Imagine that meadow with all those music lovers, not holding cigarette lighters, but their smartphones, capturing the biggest cultural event of the era. But thankfully, fifty years ago, Michael Wadleigh, a 26-year-old medical school student who took a leave to make independent films about human rights and ecology, was asked to film what was planned as a small music festival at Woodstock.
Wadleigh adds “It wasn’t really a straightforward festival. It was supposed to be about ecology. The organizers wanted to get people back to the garden, back to land.”
“I wanted to do the film about music and politics. So we made a deal that I would get final cut,” he said.
Wadleigh rounded up 100 of the best camera and sound people he could find, including the budding Martin Scorsese, and shot more film than was commonly shot for a single Hollywood movie. Because of all this footage, the film used innovative compositions of multiple imagery and split screens. With Wadleigh’s initial cut of a four-hour version, which then went down to three hours, 10 minutes, his team of editors, including Scorcese, Stan Warnow, Yeu-Ben Yee, Jere Huggins and T. Schoonmaker, used these new compositions in film storytelling that packed the screen, overwhelmed the senses, and painted a truer portrait of the excitement of the festival. SOURCE: REUTERS, IMDb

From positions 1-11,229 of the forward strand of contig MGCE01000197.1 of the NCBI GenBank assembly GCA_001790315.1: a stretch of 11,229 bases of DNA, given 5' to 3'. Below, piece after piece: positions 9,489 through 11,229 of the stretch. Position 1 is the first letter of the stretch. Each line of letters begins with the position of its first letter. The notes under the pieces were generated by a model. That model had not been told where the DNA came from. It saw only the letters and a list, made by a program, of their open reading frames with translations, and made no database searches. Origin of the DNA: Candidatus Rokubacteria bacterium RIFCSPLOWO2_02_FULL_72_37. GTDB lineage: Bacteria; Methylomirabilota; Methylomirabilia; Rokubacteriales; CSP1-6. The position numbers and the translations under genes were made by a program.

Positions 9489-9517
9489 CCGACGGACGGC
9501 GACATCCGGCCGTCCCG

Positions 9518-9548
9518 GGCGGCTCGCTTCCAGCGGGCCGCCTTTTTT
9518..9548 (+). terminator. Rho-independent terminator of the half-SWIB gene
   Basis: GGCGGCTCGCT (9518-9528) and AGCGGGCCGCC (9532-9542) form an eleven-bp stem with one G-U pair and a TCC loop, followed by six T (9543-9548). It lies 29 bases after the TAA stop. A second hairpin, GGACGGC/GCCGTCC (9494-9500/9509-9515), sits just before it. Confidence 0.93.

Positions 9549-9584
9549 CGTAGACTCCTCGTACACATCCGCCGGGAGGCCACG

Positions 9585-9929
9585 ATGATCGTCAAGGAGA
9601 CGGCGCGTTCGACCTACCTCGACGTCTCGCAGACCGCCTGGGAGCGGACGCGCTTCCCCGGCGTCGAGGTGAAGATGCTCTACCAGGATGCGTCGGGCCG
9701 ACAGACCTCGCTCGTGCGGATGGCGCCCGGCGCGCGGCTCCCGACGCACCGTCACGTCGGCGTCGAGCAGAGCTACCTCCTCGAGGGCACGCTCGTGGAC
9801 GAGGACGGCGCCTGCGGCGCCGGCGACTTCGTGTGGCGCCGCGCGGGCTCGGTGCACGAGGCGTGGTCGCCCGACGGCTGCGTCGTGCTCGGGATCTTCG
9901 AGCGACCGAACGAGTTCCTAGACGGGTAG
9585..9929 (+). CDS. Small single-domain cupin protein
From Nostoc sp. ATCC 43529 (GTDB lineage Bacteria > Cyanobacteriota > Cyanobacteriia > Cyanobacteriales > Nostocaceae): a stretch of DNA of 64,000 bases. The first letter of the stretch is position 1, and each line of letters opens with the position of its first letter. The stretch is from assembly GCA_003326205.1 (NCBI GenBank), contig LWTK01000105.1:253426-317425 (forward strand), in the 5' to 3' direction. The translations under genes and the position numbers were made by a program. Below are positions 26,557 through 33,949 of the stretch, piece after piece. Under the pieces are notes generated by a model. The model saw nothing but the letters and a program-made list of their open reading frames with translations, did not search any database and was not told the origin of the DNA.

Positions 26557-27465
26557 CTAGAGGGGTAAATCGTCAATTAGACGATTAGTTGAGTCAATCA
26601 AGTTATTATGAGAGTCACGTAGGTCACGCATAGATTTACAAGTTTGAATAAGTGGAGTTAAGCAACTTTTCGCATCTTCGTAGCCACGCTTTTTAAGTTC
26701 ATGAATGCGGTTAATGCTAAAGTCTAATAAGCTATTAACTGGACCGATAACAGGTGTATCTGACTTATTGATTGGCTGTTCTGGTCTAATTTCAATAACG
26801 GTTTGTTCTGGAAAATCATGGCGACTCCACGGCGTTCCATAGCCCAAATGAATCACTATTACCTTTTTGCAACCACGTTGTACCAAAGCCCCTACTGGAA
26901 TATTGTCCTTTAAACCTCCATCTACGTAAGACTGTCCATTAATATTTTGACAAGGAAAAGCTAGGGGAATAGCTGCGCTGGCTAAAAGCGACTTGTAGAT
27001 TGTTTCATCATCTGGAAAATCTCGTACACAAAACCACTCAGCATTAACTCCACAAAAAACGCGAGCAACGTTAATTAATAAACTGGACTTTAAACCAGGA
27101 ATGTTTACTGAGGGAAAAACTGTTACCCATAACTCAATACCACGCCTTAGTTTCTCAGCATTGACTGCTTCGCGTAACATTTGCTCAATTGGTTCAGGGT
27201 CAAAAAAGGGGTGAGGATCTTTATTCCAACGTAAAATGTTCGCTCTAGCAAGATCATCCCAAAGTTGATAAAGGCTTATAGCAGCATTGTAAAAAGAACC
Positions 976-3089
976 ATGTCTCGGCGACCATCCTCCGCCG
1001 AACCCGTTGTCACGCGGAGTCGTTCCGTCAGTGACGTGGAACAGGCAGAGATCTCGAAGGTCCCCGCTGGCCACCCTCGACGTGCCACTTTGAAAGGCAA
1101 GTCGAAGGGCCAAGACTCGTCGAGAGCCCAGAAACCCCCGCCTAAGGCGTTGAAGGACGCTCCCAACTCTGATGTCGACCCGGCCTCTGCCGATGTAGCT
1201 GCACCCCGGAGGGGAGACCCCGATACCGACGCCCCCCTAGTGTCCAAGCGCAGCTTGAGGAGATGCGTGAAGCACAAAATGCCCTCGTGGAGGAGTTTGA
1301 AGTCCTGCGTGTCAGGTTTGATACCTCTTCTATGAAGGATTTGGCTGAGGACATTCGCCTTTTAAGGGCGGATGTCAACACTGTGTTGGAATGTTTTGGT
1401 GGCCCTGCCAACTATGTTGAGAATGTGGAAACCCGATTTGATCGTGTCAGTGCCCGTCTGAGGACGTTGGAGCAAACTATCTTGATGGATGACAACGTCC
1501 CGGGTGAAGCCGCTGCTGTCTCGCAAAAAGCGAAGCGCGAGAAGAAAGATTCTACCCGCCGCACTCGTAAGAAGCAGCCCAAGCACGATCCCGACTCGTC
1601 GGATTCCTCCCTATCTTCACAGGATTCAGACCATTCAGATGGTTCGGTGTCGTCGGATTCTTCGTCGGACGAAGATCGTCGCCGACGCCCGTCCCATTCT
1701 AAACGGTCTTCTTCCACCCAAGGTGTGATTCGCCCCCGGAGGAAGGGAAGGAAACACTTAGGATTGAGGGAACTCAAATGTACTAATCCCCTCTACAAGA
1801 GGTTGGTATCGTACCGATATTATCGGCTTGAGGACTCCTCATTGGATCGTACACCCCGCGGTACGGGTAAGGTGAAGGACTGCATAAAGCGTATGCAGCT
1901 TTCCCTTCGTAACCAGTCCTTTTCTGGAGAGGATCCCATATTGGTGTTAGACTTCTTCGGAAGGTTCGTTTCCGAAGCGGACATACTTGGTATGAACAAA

Evidenced by this lesser known but powerful performance of I’m Going Home by Alvin Lee and 10 Years After.
How 'Woodstock' movie shaped festival's place in counterculture
That same state of innovation is happening today with mobile storytelling that is vertical. To fill today’s pipeline of vertical storytelling, many directors and producers are re-purposing library content that is landscape and reinventing it with a vertical orientation, which allows a creative opportunity to recompose the screen with multiple shots, just like the Woodstock editors did so long ago. The result is the modern embrace of a new type of editing and storytelling.
Vertuoso Predicts Unprecedented Growth Opportunities For Vertical Storytelling in Mobile Entertainment
The evolution of the Vertical Screen has multiple roots of origin including comic books and movie posters but it is largely the undeniable user behavior of how people hold their smartphones in their hands and DON’T want to Go90. Many of the music videos shot today are vertical and that takes us back to music leading innovation, whether it was in 1969 or 2019. The new Woodstock Documentary, were it shot today, would have been captured vertically and likely distributed via mobile in a vertical orientation.
About Curt Doty
Curt Doty is the CEO and Executive Creative Director at Vertuoso. An early pioneer in vertical video, he is an award-winning Strategist, Storyteller and Creative, who brings leadership experience across the entertainment, marketing and branding worlds. Vertuoso’s innovative approach to vertical storytelling has led to engagements with Viacom, BET, CBS, MTV, Nickelodeon, MSG and Energice. LinkedIn